I READ, with great annoyance, Richard Blair's letter (July 16) regarding ScotRail's refurbished bicycle coaches on the West Highland line ("Scotrail launches new trains in Highlands adapted to carry 20 bikes", The Herald, July 15). Mr Blair obviously feels that he should have the right to convey his cycle free throughout the rail network. Rail companies, pandemic notwithstanding, have a duty to run their services in a commercial manner; not unreasonable given the amount of public money involved.

Running old and outdated freight and guards vans does not make commercial sense and as he stated these are passenger trains, not cycle carriers. It does make sense given the nature of this route to provide extra facilities (at huge cost) but not throughout the network.

I must at this point declare an interest, as I worked on ScotRail trains for many years and clearly remember the abuse I received from cyclists when they were asked to move their bikes from emergency exits or when I refused to instruct passengers to leave a busy train to allow cycles on board. Maybe if the railways charged a commercial freight rate for carrying cycles more vans could be found. Indeed, Mr Blair himself stated that many of the old vans ran empty, a situation which rail companies cannot now tolerate. Would Mr Blair expect courier companies to carry his bike free of charge? I am sure Thule and other bike rack companies do not provide their products free of charge, but seemingly rail companies must.

Pre-epidemic, and probably in the future, rail passengers have suffered from overcrowding and a shortage of seats and it therefore beggars belief that many more of these seats should be removed to cater for free carriage of bicycles. Passengers paying the same fare as cyclists would quite rightly be upset. Even if there are many more leisure passengers in future the great majority are unlikely to be cyclists and Mr Blair should accept the fact that these trains are primarily for passengers; cyclists can usually be carried free where space permits but realistically this must be secondary to passenger needs.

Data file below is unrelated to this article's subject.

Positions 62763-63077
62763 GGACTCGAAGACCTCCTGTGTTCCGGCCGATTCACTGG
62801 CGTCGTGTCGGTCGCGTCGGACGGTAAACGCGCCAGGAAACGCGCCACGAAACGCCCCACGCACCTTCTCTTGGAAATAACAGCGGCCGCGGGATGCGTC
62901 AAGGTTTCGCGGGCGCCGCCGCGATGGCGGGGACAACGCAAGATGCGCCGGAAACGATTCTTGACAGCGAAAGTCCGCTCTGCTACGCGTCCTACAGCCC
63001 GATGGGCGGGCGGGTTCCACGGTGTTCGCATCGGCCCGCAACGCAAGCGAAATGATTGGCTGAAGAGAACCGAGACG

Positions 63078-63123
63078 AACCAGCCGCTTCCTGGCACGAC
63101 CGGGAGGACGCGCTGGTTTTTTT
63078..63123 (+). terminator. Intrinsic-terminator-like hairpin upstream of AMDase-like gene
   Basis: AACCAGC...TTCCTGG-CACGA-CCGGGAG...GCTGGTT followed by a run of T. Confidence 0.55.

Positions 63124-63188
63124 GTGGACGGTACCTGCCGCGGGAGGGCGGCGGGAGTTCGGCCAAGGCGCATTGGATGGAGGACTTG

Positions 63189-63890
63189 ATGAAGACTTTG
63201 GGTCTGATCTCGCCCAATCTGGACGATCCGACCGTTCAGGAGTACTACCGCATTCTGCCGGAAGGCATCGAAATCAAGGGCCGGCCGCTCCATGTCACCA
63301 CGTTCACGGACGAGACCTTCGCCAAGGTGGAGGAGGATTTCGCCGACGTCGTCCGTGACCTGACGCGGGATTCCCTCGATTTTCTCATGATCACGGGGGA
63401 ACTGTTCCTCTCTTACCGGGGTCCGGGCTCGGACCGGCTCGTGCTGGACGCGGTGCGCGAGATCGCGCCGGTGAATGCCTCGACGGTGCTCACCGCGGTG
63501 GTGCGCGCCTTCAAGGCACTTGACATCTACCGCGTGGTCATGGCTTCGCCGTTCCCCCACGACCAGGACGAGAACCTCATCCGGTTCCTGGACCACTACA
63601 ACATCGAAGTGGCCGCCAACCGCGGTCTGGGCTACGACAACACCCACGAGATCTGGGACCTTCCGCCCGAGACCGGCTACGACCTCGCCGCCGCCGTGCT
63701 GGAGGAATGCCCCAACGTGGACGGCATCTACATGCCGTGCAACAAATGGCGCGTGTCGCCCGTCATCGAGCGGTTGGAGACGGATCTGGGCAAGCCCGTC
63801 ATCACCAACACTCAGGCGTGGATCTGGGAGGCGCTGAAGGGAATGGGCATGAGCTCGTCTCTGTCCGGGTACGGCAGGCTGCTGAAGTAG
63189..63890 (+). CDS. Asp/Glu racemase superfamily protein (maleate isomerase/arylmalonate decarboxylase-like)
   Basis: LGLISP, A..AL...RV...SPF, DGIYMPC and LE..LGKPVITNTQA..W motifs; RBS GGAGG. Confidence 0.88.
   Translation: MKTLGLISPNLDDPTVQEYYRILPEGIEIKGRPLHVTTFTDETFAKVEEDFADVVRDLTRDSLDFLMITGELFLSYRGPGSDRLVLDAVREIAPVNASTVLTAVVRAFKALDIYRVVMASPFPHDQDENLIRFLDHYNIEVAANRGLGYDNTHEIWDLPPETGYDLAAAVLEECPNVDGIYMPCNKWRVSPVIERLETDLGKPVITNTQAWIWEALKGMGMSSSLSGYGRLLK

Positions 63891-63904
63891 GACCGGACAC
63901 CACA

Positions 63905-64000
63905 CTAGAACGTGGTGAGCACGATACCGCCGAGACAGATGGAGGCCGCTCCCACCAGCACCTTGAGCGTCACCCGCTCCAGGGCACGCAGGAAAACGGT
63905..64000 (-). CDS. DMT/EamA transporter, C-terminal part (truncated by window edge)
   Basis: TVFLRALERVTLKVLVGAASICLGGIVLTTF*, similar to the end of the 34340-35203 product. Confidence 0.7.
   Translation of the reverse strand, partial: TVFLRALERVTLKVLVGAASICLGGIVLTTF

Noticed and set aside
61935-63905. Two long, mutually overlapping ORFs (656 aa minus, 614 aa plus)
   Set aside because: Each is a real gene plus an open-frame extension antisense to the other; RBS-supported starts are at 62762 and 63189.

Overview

National Rail does encourage combined rail and bike travel but with clearly defined conditions and restrictions relating to space on trains. Maybe future trains will be designed with large amounts of cycle space, but it is very hard to see how rail companies could justify leasing and running these trains with large non-revenue-earning spaces.

Gerry Knowles, Bathgate.


I WAS interested to read Joanna Blythman’s article ("Put away weedkiller and let nature flourish – or prepare for the awful consequences", The Herald, July 17).

Although the council workers in Edinburgh are at a higher risk from glyphosate, most of us probably consume a certain amount of glyphosate, marketed as Roundup, each year. This is because farmers spray it on cereal and other crops to desiccate them before harvest. I assume this is to save money drying the grain post-harvest. This resulted in 30 per cent of the bread sold in the UK in 2013 containing the weedkiller (This was DEFRA’s figure). Although the levels found were well below the permitted levels, we do not know what the results of long-term exposure to this chemical and other pesticides will be.

Consumers should be notified of what contaminants are present in foods to allow them to make decisions on what food they are prepared to eat.

Rob Evans, Dundee.


IT is a national disgrace that the Open is not on terrestrial television. While I recognise that Sky's coverage slowly but surely took over golf, that doesn't make it right in the case of the Open.

The R&A, a Scottish-based organisation, keeps harping on and making rule changes to give golf a wider appeal yet seems happy to put commercial consideration first instead of getting the huge coverage terrestrial television would deliver.

During this Covid crisis golf has come into its own as a safe, socially-distanced, healthy sport for all ages and genders. Now is the time to build on this resurgence.

The Open comes home to St Andrews for its 150th playing next year. Surely our politicians can put aside their political opinions and lobby the R&A to get the Open back on terrestrial television.

Ian McNair, Glasgow.


* FOLLOWING the British Grand Prix, the BBC has apparently renamed Silverstone. All the announcers now refer to Silverstun.

Dr PM Dryburgh, Edinburgh.


MY cousin is currently in hospital following a fall. A wee booster on the menu: mince and tatties for lunch. Sadly inedible. A question for the Cabinet Secretary: is it too much to ask for a wholesome meal in our NHS in 2021?

Roddy MacDonald, Ayr.


I HAVE a bone to pick with the study showing that a “Pet dog will do anything for you – but share food” (The Herald, July 19), and point out that this was conducted by researchers at the University of Veterinary Medicine in Vienna.

I am sure that Scottish dogs, and in particular my long-gone golden retriever and No 1 son, would be unfailingly generous and sharing.

I am uncertain about cats, but recall that my student friend at Glasgow University many years ago discovered that his landlady used a tin of cat meat for his supper-time sandwiches.

R Russell Smith, Largs.